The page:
Bath Iron Works wants to replace its steel blasting and preservation equipment, along with the building in Brunswick where the work is performed.

BIW officials briefed Brunswick’s planning staff on the project this month during a preliminary meeting.

In a note accompanying its application, the company said the equipment at the site – where incoming steel is blasted and painted before being sent to the shipyard in neighboring Bath – is more than 45 years old and “well past its expected life.” The equipment at the site, which is known as the Hardings Plant, is also prone to failures, the company said, and because of its design, a single failure in one piece of equipment can shut down the entire line.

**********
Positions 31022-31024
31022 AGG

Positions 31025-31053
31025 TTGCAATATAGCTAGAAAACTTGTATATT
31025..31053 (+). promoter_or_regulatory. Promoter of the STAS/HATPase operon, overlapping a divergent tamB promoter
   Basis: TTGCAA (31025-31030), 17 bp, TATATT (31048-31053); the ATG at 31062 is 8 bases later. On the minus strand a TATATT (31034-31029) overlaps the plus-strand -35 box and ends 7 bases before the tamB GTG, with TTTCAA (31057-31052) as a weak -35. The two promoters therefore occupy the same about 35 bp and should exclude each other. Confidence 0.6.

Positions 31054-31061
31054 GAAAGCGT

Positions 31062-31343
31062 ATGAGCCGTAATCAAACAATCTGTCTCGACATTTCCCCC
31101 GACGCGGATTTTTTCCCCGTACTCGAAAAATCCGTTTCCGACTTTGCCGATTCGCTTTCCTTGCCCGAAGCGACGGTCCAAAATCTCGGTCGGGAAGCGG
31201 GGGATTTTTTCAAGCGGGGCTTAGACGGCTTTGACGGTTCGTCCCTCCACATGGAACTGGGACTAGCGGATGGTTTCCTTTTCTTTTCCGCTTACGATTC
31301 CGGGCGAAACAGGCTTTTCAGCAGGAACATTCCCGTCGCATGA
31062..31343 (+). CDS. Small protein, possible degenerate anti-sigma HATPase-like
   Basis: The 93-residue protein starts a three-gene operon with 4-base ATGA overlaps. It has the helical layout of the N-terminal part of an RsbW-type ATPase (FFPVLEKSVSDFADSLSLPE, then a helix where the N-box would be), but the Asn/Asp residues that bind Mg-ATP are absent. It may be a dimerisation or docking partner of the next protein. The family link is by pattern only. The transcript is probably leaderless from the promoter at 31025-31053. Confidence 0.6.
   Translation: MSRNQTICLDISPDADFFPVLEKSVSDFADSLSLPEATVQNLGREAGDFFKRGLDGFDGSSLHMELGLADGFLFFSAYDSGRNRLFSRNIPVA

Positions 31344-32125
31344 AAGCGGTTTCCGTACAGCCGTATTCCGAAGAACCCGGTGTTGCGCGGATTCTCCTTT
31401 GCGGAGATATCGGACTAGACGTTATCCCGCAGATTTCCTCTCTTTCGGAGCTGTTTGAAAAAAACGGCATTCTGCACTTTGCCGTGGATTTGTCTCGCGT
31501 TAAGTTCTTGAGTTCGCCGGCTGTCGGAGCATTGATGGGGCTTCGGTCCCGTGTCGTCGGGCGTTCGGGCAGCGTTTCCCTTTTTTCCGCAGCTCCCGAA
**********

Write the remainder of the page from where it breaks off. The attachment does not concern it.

It “remains one of the least reliable processes for Bath Iron Works,” the company said. Over- and under-blasting the metal and paint spray-nozzle problems can require the company to remove excess paint later in the process, slowing production, BIW said.

The work is critical, the company said, and BIW officials told the town it intends to keep using the current equipment until replacements are in place and tested. An existing warehouse will be connected to the new line, BIW said, and the old blast and paint building will be demolished once the new line is up and running.

BIW spokesman David Hench said he couldn’t provide a cost estimate for the new equipment and building.

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